The Third Domain: Housing

To continue our series about the 8 domains of livability of an age-friendly community, we take a look at housing. This is defined as housing that is designed for an older person to live comfortably and be in proximity to community and social services.

Certainly, a part of this equation is the affordabiity of housing. If the cost of housing is high, this discourages older people from moving to more appropriate age-friendly housing. In addition, being affordable for many seniors on a fixed income can mean property tax caps or assistance. And then there is the question of affording modifications needed to remain in-place.

It goes without saying that a home that has stairs or uneven floors can impact how a person gets around all the rooms of their home easily. Age friendly housing features can be obvious such as elevators, wide hallways for wheelchairs, ramps for access from the outside, etc.

But there are many considerations of an age-friendly home. It’s not just about changing the structure, and it begins at the front door. Here’s just a few:

  • Easy to use fixtures such as oversized levers and knobs.
  • Grab bars and rails in bathrooms and hallways.
  • Larger digital display and/or remotes for climate controls.
  • Roll-out, glide-out or slide-out shelves to easily access deeper spaces in cabinets or storage areas.
  • Push button door openers to automate the opening and closing of doors.
  • Remote monitoring and personal emergency response systems.
  • Smooth floor surfaces without obstructions for wheelchair mobility.
  • Stair glides or lift chairs.
  • Traction or non-skid strips in bathrooms, kitchens and stairways.
  • Walk in tub and shower or alternatively a transfer bench or chair.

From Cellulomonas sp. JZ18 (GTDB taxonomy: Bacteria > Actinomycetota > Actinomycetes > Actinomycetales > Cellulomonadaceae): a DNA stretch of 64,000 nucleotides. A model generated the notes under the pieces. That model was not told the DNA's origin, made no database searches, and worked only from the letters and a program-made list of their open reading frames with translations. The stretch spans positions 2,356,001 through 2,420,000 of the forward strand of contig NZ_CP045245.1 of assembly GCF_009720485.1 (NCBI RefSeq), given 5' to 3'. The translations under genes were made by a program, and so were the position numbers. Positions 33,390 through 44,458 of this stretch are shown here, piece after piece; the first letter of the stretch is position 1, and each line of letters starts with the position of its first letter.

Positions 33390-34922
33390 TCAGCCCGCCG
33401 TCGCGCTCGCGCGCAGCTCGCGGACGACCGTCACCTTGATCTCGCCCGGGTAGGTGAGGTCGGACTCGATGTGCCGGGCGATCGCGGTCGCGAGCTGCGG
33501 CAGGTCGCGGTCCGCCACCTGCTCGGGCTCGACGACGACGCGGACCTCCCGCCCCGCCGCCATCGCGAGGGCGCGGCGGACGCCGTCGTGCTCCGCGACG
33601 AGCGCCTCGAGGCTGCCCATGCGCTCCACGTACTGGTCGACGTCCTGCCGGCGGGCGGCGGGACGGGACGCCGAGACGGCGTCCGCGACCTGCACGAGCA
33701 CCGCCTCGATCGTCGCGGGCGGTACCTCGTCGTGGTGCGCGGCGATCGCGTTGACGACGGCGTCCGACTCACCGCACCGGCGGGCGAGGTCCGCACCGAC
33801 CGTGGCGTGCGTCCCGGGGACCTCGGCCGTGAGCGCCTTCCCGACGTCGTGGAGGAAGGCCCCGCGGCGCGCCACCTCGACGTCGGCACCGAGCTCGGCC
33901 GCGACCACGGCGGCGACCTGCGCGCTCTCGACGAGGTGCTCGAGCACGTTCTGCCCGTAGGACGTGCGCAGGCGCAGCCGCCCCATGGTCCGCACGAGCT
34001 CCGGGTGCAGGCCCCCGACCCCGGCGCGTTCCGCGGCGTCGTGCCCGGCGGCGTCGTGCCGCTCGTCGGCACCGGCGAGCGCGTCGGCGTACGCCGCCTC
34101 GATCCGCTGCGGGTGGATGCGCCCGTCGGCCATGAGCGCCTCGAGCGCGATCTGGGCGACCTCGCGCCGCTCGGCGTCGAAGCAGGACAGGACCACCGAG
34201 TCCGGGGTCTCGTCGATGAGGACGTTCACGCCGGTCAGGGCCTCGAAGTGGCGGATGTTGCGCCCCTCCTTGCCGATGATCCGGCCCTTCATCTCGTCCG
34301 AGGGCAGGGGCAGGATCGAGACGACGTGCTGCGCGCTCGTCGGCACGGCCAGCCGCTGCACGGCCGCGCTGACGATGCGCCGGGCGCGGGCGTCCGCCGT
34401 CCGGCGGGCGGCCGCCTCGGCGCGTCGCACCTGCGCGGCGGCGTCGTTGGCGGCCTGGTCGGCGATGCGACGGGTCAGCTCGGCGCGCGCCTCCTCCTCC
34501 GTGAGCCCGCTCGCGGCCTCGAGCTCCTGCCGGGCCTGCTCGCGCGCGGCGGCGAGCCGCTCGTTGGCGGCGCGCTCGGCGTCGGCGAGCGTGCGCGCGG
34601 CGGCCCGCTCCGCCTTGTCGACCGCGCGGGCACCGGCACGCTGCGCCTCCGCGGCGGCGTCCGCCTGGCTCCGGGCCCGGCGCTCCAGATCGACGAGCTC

• Pathyway lighting or motion sensor lights and the use of LED bulbs to extend the life of light sources.
  • Taller toilet or a raised toilet seat.
  • Low profile bed with bed rails.
  • Transitional carpeting and slip resistent flooring.

The best source for information about financial assistance programs to help with home modifications is the Aging and Disability Resource Center. If equipment such as a raised toilet seat, transfer bench or bed rails are needed, check out Neighbor to Neighbor.

Another consideration of this criteria is the range of housing options with good connections to social services and the community. Locating social and health facilities close to seniors’ homes is crucial in ensuring that they have access to such services when they need it. As we age, it is important to remain close to family, community and support services, and this in turn has a positive impact on our health and wellness.

If you have ideas about how we can make housing more age-friendly in Door County, contact us. Only through collaboration can we become a community that fully supports its older adults in their home.